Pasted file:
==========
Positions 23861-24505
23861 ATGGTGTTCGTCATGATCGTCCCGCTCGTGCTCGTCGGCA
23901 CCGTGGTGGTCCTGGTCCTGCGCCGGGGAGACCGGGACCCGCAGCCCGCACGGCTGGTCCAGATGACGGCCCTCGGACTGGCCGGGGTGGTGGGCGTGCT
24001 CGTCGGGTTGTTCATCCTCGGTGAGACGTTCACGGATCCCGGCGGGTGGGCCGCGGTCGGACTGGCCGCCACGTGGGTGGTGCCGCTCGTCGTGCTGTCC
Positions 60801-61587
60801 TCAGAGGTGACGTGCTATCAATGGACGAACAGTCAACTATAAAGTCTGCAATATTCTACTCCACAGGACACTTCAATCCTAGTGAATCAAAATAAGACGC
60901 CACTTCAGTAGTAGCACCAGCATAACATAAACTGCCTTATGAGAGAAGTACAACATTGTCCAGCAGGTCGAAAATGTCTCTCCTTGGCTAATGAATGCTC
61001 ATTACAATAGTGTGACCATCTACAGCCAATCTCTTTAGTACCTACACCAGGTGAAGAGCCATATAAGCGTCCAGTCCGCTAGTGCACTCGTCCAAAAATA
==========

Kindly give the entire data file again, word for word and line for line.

Positions 23861-24505
23861 ATGGTGTTCGTCATGATCGTCCCGCTCGTGCTCGTCGGCA
23901 CCGTGGTGGTCCTGGTCCTGCGCCGGGGAGACCGGGACCCGCAGCCCGCACGGCTGGTCCAGATGACGGCCCTCGGACTGGCCGGGGTGGTGGGCGTGCT
24001 CGTCGGGTTGTTCATCCTCGGTGAGACGTTCACGGATCCCGGCGGGTGGGCCGCGGTCGGACTGGCCGCCACGTGGGTGGTGCCGCTCGTCGTGCTGTCC
Positions 60801-61587
60801 TCAGAGGTGACGTGCTATCAATGGACGAACAGTCAACTATAAAGTCTGCAATATTCTACTCCACAGGACACTTCAATCCTAGTGAATCAAAATAAGACGC
60901 CACTTCAGTAGTAGCACCAGCATAACATAAACTGCCTTATGAGAGAAGTACAACATTGTCCAGCAGGTCGAAAATGTCTCTCCTTGGCTAATGAATGCTC
61001 ATTACAATAGTGTGACCATCTACAGCCAATCTCTTTAGTACCTACACCAGGTGAAGAGCCATATAAGCGTCCAGTCCGCTAGTGCACTCGTCCAAAAATA